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Alternate Assemblages in Response to Muslim as Terrorist

Thus far, I have focused on Muslims being framed as terrorists. For re-read, check here & here. In this final Plugging In, instead of examining the construction of Muslim as terrorist, I will look at assemblage, rhizomes and becoming to provide alternate ways to view Muslims proposed by Rwaha.

Blaise speaks of assemblages as “the processes of bringing together heterogeneous elements in order to produce something. The process of bringing together these seemingly random or incompatible elements is active and productive. It is a strategy for producing new perspectives” (Blaise, 806). In response to the question “Why do you say you are German and Muslim instead of saying you are Pakistani-Muslim when you are asked about your cultural identity?” Rwaha stated “I want to show people an alternative that they would not consider- there are many Muslim-Germans but no one seems to know this. It’s not that I am not proud of being Pakistani.” When asked why people don't people expect Germans to be Muslims, Rwaha answered “The Media only shows Arabs as being Muslims. Being European is not associated with being Muslim.” Rwaha is aware of the racism Muslims face in Europe and mentioned that his own parents were “targets of racism” and left Germany because they “wanted a better future for their kids.” By saying he is Muslim-German, he is attempting to put an end to such racism. In saying that he is German-Muslim, Rwaha is interrupting the islamophobic colonial notion that Muslims do not come from Europe. He is assembling a new way to view Muslims saying “Muslims do come from Europe; I’m one of them.” In bringing together two seemingly incompatible elements (being Muslim and European), Rwaha produces a new perspective, that is, being Muslim and European is a reality.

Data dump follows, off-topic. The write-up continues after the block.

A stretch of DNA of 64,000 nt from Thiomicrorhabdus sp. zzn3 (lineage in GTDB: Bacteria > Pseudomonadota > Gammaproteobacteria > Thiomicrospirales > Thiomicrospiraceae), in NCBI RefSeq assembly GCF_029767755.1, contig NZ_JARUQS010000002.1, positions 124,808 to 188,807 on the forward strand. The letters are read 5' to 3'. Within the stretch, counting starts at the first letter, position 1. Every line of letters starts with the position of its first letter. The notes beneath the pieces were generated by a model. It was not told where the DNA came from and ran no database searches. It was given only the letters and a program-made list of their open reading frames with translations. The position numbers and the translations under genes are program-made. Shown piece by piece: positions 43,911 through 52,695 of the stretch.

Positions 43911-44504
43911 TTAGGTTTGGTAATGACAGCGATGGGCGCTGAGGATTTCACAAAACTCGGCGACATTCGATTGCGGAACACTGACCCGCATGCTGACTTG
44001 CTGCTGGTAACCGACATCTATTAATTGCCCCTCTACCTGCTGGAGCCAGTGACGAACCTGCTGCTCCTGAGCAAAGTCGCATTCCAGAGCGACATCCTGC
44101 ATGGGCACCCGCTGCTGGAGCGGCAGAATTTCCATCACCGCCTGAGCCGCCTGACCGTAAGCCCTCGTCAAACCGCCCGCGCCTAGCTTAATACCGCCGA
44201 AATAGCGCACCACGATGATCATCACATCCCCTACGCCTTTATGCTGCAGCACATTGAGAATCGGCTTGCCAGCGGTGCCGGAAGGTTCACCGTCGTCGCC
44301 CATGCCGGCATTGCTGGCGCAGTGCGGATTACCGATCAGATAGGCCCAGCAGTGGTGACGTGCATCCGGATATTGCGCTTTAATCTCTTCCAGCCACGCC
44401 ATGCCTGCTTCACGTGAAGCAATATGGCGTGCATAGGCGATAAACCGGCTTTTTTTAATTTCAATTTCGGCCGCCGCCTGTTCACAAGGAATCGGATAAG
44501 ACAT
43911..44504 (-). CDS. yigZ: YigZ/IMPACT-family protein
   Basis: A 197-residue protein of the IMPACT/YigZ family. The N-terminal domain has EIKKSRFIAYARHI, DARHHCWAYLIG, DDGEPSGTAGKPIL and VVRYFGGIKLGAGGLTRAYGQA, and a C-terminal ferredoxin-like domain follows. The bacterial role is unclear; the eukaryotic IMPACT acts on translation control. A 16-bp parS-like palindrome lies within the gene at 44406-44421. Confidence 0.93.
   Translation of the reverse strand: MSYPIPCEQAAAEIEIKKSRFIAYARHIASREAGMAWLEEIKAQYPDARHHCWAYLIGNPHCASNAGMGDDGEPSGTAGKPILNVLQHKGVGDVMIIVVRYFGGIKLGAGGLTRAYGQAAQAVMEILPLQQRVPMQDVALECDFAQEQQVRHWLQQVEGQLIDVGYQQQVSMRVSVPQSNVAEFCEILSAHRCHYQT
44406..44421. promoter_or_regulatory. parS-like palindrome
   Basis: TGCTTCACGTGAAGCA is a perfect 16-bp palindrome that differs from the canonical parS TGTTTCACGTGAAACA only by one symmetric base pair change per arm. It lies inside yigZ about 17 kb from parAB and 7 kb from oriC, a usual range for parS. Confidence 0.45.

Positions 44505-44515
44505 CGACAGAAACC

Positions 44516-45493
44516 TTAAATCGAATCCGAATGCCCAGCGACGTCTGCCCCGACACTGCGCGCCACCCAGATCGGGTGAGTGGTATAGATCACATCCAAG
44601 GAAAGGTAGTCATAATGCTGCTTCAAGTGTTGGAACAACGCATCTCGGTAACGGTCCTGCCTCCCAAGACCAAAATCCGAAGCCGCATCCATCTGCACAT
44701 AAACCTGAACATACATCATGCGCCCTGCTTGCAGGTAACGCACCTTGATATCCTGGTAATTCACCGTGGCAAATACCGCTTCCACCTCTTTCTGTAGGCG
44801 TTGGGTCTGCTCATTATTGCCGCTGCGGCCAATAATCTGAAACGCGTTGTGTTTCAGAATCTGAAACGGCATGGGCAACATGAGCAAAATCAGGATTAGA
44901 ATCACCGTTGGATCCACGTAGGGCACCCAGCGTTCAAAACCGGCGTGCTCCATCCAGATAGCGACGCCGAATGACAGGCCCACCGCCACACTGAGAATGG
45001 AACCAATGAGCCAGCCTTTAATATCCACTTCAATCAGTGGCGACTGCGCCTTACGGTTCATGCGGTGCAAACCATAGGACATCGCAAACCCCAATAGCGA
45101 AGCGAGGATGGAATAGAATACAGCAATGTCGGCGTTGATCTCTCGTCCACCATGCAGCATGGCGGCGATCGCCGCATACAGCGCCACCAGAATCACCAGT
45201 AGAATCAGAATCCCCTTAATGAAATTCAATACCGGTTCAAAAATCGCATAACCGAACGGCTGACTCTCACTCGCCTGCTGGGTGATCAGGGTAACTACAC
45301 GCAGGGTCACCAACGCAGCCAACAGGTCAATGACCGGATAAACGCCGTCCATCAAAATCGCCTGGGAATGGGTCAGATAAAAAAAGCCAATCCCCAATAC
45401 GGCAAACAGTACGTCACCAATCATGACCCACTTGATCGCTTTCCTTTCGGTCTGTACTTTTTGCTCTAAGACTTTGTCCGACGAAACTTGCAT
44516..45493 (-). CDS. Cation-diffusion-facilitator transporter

Masny brings up the concept of rhizome saying “for Deleuze, a rhizome functions to disrupt and to create change/becoming…The rhizome provides an alternative to the “tree of knowledge,” the already known. Even as he examines the notion of Muslim as Terrorist, Rwaha attempts to disrupt this idea and create change. From the very beginning, Rwaha establishes that islamophobia is not a truth but a set ideas possessed by some people saying “We chose islamophobia to show how islamophobic people are in general” and “maybe people think he (the terrorist) is Muslim, Indian- because some people attacked Gurudwaras thinking Sihks are Muslims after 9-11- Asian, yeah, South Asian.” By using the term “some people,” Rwaha is demonstrating that some people have the wrong idea about Muslim people.

Puar speaks of assemblage as the French agencement “which means design, layout, organization, arrangement, and relations--the focus being not on content but on relations of patterns” and the way that “specific connections with other concepts…give concepts their meaning” (Puar, 5). When asked about his role in the video Rwaha explained the concept of a Tabligh, connecting it to the western concept of educator: “I am a Tabligh, a preacher, someone who educates others about Islam.” By taking on the role of the Tabligh, Rwaha resignifies“Muslim as terrorist.” As a Muslim educator, he creates a gap in islamophobic discourse questioning the islamophobic notion of “Muslim as terrorist” and enabling alternate perceptions of Muslims.

Works Consulted/ Cited

Blaise, Mindy. "Charting new territories: re-assembling childhood sexuality in the early years classroom." Gender and Education 25.7 (2013): 801-817.

Masny, Diana. "Rhizoanalytic pathways in qualitative research." Qualitative Inquiry 19.5 (2013): 339-348.

Puar, Jasbir. "‘I would rather be a cyborg than a goddess’: Intersectionality, Assemblage, and Affective Politics." Meritum, revista de Direito da Universidade FUMEC 8.2 (2013).

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